Aneesh Chaganty

Seven Psychopaths | MAD Review

In Uncategorized on December 10, 2012 at 11:18 PM

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Seven Psychopaths

(2012, UK, d. Martin McDonagh)

Something feels off with Seven Psychopaths and I’m still trying to figure out what.

I can’t blame the man behind the camera. Martin McDonagh has made some of the best films I’ve seen to date (the short film Shooter and his current masterpiece In Bruges).

I can’t blame the performances. Each actor commits wholeheartedly to their eccentric personalities. For example, Woody Harrelson is Psychopath No. 3, a man who tries to juggle his unconditional love for his dog with his burning hatred for all of humanity. Christopher Walken, Sam Rockwell, and a variety of supporting characters all provide their unique interpretations of the deranged personas written for them on the page. Even Colin Farrell (who’s grown into a very strong actor over the years), the film’s protagonist, allows himself to sit in the shadows and let the outrageous personalities take center stage. A brave move for an actor of his caliber, but very much like the writer he portrays. 

Farrell plays Marty, an Irish writer who comes up with an incredible idea for a screenplay called “Seven Psychopaths”. Notice the similarity between his character’s name and the writer/director of the film. Yes, this is one of those conceptually meta pieces. And I tend to love those.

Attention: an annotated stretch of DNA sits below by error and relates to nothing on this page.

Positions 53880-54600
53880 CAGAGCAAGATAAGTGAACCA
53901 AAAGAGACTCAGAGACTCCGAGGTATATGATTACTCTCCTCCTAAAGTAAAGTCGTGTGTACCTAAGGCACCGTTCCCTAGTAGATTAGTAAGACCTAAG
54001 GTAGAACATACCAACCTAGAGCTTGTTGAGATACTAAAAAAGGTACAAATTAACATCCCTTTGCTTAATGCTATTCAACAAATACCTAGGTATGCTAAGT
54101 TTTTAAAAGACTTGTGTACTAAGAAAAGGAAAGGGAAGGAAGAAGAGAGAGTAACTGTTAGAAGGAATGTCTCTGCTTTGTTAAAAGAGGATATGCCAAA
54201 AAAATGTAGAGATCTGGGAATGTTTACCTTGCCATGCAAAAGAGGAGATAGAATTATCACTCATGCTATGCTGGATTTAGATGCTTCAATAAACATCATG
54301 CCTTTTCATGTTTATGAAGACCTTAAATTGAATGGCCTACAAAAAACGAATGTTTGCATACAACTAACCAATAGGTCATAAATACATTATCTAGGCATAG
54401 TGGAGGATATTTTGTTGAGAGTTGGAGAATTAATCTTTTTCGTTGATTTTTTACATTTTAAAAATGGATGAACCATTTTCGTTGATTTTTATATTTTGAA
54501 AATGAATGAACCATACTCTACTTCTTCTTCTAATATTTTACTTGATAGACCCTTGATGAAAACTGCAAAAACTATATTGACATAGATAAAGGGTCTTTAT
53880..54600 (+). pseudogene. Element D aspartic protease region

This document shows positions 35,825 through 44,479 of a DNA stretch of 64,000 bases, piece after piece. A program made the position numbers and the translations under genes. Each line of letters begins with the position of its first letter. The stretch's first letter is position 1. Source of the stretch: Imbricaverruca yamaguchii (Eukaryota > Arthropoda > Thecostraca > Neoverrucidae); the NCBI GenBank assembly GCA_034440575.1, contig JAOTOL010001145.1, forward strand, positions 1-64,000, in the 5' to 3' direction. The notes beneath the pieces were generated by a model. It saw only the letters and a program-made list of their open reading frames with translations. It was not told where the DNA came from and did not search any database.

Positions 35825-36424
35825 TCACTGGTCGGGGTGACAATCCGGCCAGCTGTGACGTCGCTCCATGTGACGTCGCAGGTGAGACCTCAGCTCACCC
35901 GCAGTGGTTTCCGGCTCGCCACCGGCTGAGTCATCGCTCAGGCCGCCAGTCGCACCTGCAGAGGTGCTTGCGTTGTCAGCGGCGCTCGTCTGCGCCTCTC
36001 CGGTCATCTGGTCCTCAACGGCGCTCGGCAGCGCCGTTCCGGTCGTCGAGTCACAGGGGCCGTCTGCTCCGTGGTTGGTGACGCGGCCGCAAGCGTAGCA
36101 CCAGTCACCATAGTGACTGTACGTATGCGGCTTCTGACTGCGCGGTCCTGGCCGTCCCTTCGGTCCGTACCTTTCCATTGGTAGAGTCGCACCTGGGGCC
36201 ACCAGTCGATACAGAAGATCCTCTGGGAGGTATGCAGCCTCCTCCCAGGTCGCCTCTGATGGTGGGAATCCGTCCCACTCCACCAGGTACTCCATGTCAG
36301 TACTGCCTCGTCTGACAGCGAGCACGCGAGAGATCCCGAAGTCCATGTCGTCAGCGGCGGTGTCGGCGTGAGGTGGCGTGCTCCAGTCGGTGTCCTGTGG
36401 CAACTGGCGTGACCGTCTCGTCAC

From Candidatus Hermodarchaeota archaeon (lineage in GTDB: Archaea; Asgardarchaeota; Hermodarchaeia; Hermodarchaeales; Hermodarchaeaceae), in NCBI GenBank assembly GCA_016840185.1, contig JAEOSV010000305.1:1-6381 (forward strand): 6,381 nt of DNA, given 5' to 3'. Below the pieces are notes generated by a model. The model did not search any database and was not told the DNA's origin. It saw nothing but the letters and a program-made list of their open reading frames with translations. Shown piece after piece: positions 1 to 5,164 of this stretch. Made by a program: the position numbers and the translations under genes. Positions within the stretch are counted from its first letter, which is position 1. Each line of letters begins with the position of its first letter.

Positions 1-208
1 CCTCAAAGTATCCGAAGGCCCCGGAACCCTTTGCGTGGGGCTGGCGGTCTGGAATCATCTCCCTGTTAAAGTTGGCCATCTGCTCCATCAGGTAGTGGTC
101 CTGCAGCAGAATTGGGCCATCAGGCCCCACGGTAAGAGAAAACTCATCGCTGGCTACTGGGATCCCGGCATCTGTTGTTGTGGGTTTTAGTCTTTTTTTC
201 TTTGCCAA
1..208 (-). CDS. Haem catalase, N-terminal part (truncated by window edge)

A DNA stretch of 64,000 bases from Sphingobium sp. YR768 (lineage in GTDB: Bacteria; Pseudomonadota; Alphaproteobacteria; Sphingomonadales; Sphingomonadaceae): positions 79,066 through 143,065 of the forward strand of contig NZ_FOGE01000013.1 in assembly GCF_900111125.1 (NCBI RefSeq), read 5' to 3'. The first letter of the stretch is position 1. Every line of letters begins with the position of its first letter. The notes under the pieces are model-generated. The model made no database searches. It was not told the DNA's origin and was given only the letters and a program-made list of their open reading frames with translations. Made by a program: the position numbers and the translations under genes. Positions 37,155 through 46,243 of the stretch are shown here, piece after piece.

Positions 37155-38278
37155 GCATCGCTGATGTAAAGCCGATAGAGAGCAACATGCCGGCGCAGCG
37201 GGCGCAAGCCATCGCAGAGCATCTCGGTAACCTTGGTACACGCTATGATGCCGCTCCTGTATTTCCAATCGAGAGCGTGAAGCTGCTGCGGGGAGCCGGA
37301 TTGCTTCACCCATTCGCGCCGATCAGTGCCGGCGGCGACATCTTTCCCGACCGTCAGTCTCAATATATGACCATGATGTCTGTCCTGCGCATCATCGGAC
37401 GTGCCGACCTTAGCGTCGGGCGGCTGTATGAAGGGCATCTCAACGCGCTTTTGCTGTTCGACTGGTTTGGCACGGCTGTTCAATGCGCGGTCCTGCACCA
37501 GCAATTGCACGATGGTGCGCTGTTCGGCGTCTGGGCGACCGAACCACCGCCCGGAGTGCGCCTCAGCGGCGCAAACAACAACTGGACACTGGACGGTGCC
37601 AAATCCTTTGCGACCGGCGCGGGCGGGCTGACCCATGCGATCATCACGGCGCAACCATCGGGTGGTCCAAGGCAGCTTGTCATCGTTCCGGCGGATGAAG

I can’t blame the screenplay, which on it’s own is a fiendishly entertaining and extremely self-aware piece that lambasts the creative process as much as it does embrace it. Filled to the brim with unexpected plot twists, conversations in the vein of a Tarantino flick, and mind-blowing amounts of gore (literally), there’s a lot to love about the script.

Where Seven Psychopaths goes wrong is when these ingredients try and work together. I’ll give you a hint: They don’t. 

Though it starts off with promise, Seven Psychopaths quickly erupts into a tale that feels so meaningless and pointlessly self-referential, I couldn’t take it. Now I understand I’m in the minority on this one: A lot of people like the film. There’s nothing wrong with that, because at the end of the day, I have to respect that this is a very carefully crafted and intelligent piece.

But somewhere 45 minutes into the movie, I just started asking myself “What’s the point?”. I was laughing at the jokes, surprised by the many twists, and shocked by the bursts of sadistic violence – in a good way. But it got to a point where it lost its bearings. A point when it was enveloped in the fact that it was trying to be something else and forgot what it actually was. In its unpredictable nature, the film became predictable. I knew what it was going to say or knew how it would try and say it. By the time it did make the points it was trying to make, it was too late. My biggest problem with the film is than never felt genuine. It never felt honest. It just felt like a cool idea. Wouldn’t it be cool if we made this movie? 

I wanted this film to be good. Even watching it, I was thinking that somewhere in the footage captured for the film lies an extraordinary cut. From an ingredient standpoint, everything was in its favor. But save a few sequences that are nothing short of genius (the ending credit sequence, a few montages), it just never worked out that way.

And having seen what McDonagh is capable of with In Bruges, I was really looking forward to what he would do next. Unfortunately, it wasn’t crazy about it.

See what I did there?

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